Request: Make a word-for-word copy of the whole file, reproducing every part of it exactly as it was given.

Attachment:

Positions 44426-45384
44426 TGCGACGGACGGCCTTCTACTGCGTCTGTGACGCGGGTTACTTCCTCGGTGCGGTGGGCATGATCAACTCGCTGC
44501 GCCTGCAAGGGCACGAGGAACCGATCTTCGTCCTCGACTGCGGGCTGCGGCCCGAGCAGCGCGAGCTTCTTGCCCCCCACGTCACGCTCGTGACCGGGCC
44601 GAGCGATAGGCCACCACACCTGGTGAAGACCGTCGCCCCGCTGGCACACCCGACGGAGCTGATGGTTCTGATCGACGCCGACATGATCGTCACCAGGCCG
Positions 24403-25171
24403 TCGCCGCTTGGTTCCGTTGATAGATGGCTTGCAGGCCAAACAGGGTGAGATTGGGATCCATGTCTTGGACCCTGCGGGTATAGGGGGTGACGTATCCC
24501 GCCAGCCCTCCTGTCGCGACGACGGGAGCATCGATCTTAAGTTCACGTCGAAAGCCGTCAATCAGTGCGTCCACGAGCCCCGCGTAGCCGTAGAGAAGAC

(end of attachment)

Positions 44426-45384
44426 TGCGACGGACGGCCTTCTACTGCGTCTGTGACGCGGGTTACTTCCTCGGTGCGGTGGGCATGATCAACTCGCTGC
44501 GCCTGCAAGGGCACGAGGAACCGATCTTCGTCCTCGACTGCGGGCTGCGGCCCGAGCAGCGCGAGCTTCTTGCCCCCCACGTCACGCTCGTGACCGGGCC
44601 GAGCGATAGGCCACCACACCTGGTGAAGACCGTCGCCCCGCTGGCACACCCGACGGAGCTGATGGTTCTGATCGACGCCGACATGATCGTCACCAGGCCG
Positions 24403-25171
24403 TCGCCGCTTGGTTCCGTTGATAGATGGCTTGCAGGCCAAACAGGGTGAGATTGGGATCCATGTCTTGGACCCTGCGGGTATAGGGGGTGACGTATCCC
24501 GCCAGCCCTCCTGTCGCGACGACGGGAGCATCGATCTTAAGTTCACGTCGAAAGCCGTCAATCAGTGCGTCCACGAGCCCCGCGTAGCCGTAGAGAAGAC